Mrs. Denise Jackson

CTE / Technology Apps Teacher

Wimberley High School – Wimberley, TX

This teacher uses her experience in the business world to help her students become lifelong learners.

Making fun makes sense

Many teachers recognize the importance of “real world experience”, but few have a wealth of private-sector experience to draw from while educating their students. Fortunately for Wimberley High School students, Denise Jackson is one of those few.

Mrs. Jackson spent eight years in the Texas public school system in the 1990’s before embarking on a career in the corporate world that spanned from entrepreneurial pursuits to a senior role in a Fortune 500 company. But she recently returned to teaching, hoping to bring her business experience and passion for developing leaders back to her students.

Mrs. Jackson knew she wanted to teach a class that would engage her students, but also one that would challenge them, encourage them to work in a group, and learn to work under deadline pressure and within customer constraints. And of course, whatever the course was would need to have a strong basis in STEM fundamentals. It occurred to her that a game design program could be exactly what she had in mind.

In 2012, Wimberley High began its Game Design program. Initially, the plan was to wait until students had a basic level of familiarity with basic programming and game design concepts (using a combination of web-focused CodeAcademy courses and some supplementary game design lessons), then move onto game development toolkits.

But it wasn’t until GameSalad was introduced to the class that students truly began to understand the possibilities and potential of programming:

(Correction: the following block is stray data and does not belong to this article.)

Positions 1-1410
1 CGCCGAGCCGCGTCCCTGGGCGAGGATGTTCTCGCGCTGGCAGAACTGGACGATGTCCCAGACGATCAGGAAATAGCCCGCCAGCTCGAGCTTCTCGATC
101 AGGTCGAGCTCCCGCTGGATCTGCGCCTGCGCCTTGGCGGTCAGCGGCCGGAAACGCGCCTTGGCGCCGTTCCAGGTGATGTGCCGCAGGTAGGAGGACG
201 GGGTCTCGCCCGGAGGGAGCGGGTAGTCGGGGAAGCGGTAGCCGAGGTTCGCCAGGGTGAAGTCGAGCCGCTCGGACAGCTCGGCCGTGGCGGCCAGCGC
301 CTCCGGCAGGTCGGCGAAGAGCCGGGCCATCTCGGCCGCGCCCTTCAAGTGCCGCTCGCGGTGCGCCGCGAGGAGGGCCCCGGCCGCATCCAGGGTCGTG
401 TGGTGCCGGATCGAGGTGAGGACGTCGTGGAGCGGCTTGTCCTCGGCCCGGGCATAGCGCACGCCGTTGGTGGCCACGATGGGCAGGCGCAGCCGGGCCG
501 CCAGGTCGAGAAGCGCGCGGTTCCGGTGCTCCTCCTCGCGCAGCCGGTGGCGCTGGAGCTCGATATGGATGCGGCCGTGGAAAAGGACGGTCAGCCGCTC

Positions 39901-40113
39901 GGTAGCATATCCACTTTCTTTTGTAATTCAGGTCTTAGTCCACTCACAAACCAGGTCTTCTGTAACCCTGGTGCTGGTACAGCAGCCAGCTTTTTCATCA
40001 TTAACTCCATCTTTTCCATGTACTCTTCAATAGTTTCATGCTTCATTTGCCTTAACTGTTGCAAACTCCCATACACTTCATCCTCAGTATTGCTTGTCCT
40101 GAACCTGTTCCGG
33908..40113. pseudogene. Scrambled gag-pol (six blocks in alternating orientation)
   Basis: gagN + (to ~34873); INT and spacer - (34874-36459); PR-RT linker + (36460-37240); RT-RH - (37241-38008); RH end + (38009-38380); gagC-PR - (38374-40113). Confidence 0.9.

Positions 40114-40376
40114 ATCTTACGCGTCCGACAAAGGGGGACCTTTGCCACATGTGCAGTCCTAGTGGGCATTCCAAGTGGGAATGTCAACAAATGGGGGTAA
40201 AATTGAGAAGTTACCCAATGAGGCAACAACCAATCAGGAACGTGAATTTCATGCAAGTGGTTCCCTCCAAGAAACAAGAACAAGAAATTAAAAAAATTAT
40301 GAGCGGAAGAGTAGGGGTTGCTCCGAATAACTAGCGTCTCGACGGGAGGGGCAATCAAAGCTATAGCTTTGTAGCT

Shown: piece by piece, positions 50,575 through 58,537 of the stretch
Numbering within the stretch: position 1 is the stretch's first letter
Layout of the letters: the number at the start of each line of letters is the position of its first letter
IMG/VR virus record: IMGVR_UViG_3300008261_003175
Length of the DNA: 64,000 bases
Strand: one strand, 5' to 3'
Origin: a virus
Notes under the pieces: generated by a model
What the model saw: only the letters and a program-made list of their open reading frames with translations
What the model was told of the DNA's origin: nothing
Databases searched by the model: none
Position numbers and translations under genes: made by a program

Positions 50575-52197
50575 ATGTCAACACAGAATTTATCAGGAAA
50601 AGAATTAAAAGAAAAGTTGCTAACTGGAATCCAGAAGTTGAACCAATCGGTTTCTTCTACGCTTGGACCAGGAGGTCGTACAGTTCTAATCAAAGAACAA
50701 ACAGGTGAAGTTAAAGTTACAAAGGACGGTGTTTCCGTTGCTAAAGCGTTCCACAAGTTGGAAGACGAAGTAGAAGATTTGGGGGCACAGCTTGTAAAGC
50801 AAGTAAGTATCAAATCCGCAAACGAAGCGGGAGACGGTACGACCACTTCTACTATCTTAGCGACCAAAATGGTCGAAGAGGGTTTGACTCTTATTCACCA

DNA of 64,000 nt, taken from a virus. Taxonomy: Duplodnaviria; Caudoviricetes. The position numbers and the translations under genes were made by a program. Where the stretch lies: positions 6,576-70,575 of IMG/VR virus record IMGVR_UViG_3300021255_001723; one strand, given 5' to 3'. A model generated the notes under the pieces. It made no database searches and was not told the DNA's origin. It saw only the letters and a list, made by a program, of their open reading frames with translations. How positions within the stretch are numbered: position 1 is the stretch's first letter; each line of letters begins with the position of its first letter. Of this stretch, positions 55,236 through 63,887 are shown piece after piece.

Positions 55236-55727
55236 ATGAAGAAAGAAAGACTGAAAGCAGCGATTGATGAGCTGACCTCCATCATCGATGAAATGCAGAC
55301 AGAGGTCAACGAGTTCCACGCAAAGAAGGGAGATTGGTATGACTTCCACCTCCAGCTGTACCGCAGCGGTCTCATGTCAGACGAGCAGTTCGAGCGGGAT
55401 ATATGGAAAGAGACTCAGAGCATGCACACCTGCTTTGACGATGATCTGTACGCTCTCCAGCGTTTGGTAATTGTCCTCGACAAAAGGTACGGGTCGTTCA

“All students play games but few realized the effort behind creating them. We went from a full year of Javascript and small classes to tremendously increasing the enrollment and allowing students to create as they learn. GameSalad opened their eyes to what they could accomplish.“

Engagement soared, and Jackson began brainstorming how to better integrate GameSalad into her curriculum.

The entrepreneur’s eye

Jackson’s entrepreneurial instincts kicked in. She realized that by restructuring the game design program appropriately, the course could benefit multiple student populations in the district: students in her class would learn how to develop mobile applications and games, and their class projects could be educational games that could be deployed to elementary-aged students in conjunction with the 1:1 iPad plan the district had adopted.

With the help of a grant from the Wimberley Education Foundation, Wimberley High School was able to purchase academic licenses of GameSalad. Students were assigned to build games that educated elementary students based on the Texas Essential Knowledge and Skills (TEKS) requirements, a set of academic standards used in the state similar to the Common Core Standards.

Students created simple 2D games using backgrounds, avatars, NPCs, and enemies they created using Adobe Photoshop. While some students initially limited their development to simple behaviors and actions, others explored advanced features such as randomness, looping, and control to create some truly unique games, an experience that was inspiring and exciting for everyone involved.

Now in the program’s second year, students are taking on even more ambitious projects, and many enroll in Mrs. Jackson’s other courses including 3D Modeling and Animation and Entrepreneurship. For Denise, it’s all about giving her students the tools and confidence to succeed in an increasingly competitive world:

“Today’s youth are faced with more competition than ever before. By equipping them with the power of knowledge and new skill sets – like game design using GameSalad’s tool set – we are giving them the gift of advancement.“